Depression: a medical condition where a person experiences long and intense periods of low moods, which affects their ability to function.
Menopause is a normal and -- for most women -- largely uneventful part of life. For some women, however, the menopausal transition is a period of biologic vulnerability with noticeable physiologic, psychological and somatic symptoms.
The perimenopausal period is associated with a higher vulnerability for depression, with risk rising from early to late perimenopause and decreasing during postmenopause. Women with a history of depression are up to five times more likely to have a MDD (Major Depressive Disorder) diagnosis during this time period.
Symptoms such as feeling down, significant changes in weight, social withdrawal, inability to concentrate, disinterest in life and anxiousness is best not to be dismissed as another menopause side effect, but something to be addressed with your health practitioner.
Not Quite Depressed: Just Feeling Down?
Feeling down is most often experienced during peri-menopause when the body is under stress while coping with fluctuations in hormones, particularly oestrogen and progesterone.
Add stresses such as lack of sleep or raising teenagers, can leave you tired and vulnerable.
Night sweats can leave you sleep deprived resulting in feeling irritable and feeling down as well as an overall loss of sense of well-being.
Midlife stress can contribute to feeling low during menopause.
Such stresses include:
- caring for aging parents
- raising teenagers
- career changes
- laid off work for younger counterparts
- partner having his own mid-life crises
Studies have shown that depression is more frequent during oestrogen lulls. .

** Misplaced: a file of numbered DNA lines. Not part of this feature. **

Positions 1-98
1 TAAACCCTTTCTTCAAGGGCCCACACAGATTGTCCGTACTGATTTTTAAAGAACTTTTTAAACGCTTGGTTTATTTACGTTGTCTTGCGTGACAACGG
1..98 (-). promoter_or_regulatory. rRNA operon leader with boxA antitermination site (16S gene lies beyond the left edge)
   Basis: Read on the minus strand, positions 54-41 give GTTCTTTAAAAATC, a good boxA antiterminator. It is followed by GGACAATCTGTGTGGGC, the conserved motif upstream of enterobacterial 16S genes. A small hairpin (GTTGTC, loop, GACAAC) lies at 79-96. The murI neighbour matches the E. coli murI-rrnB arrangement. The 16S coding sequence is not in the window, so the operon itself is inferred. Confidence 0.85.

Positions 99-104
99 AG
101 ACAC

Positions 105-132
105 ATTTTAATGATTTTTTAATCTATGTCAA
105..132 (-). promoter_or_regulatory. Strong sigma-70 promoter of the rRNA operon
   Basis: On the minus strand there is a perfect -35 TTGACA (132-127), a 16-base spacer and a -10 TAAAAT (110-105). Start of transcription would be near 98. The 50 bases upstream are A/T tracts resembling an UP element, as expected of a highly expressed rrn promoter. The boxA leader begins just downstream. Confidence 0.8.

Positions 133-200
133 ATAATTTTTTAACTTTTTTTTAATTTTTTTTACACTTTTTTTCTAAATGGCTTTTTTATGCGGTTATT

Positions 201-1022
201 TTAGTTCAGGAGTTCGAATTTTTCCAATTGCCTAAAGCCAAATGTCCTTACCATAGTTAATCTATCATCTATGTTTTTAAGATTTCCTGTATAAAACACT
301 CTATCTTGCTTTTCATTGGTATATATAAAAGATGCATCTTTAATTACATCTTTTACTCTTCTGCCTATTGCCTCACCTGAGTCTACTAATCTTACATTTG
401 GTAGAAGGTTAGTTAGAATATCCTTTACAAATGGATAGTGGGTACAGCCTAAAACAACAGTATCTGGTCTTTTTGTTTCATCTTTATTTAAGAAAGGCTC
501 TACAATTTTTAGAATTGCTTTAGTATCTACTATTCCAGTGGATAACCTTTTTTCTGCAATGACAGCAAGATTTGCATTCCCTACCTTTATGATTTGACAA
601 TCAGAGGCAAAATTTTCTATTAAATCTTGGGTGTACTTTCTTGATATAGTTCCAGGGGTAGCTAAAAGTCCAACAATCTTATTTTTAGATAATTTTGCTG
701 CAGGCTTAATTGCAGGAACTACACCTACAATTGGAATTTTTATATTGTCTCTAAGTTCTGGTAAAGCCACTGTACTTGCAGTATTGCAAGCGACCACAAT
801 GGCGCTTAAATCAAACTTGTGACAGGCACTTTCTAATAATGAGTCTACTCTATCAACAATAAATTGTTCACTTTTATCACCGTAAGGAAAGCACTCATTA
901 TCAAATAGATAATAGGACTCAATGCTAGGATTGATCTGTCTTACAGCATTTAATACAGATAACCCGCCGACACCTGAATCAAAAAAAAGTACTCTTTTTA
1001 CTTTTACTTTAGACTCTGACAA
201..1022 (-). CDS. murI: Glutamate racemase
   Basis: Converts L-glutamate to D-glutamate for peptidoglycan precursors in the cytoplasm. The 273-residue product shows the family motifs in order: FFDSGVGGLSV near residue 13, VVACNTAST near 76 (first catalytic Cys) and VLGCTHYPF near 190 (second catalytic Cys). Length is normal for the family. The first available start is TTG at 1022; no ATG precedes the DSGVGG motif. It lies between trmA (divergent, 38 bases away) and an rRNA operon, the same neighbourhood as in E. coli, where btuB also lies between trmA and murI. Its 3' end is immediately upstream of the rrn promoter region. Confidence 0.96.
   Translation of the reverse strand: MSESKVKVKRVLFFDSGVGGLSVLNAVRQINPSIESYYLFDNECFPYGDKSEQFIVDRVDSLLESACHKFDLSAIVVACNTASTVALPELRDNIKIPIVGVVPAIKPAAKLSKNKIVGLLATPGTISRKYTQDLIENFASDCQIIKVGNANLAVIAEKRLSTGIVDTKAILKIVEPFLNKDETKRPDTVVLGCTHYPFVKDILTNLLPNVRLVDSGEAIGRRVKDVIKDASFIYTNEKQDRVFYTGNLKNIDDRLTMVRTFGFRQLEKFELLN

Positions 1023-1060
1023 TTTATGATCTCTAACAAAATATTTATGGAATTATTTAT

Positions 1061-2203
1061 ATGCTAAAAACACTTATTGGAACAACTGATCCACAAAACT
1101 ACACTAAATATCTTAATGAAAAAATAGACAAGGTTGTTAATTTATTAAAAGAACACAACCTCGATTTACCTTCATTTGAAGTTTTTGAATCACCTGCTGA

In the months or years before menopause (called perimenopause) oestrogen levels are erratic and unpredictable. During perimenopause, some women may experience depression caused by unstable oestrogen levels.
Tips to lift your mood during the menopause:
- Yoga movements and breathing exercises can stimulate the release of mood enhancing hormones referred to as endorphins.
- The same endorphins are also released during exercise. When you exercise, the endorphins released can help reduce pain and trigger a positive reaction in your brain.
- The next time you feel overwhelmed, stop and take a deep breath; deep breaths will help your muscles to relax. Try standing up and stretching, as this can help loosen up your body and relieve some of your tension.
- Taking psychotherapy or counseling may be needed in order to help you understand your body and become better acquainted with the changes going on in your body.
- Finally, learn to say no. If you spend all your time trying to please everyone else, you won't have any time or energy left for yourself.
Unfortunately some women may struggle to find the right information and may find themselves confused and feeling anxious as they go through the menopause. If you would like to know more on this topic please join in the discussion below.
Julie Dargan is a Nurse, Naturopath BHSc and has worked in the wellness industry for over 30 years. Julie's FREE 5 Day Kickstart Program is excellent to get you on the right track in your Guide to Healthier Eating in the Menopause. Julie also has a private Facebook group for women over 50 and looking for solutions to changes they are experiencing in their menopause journey.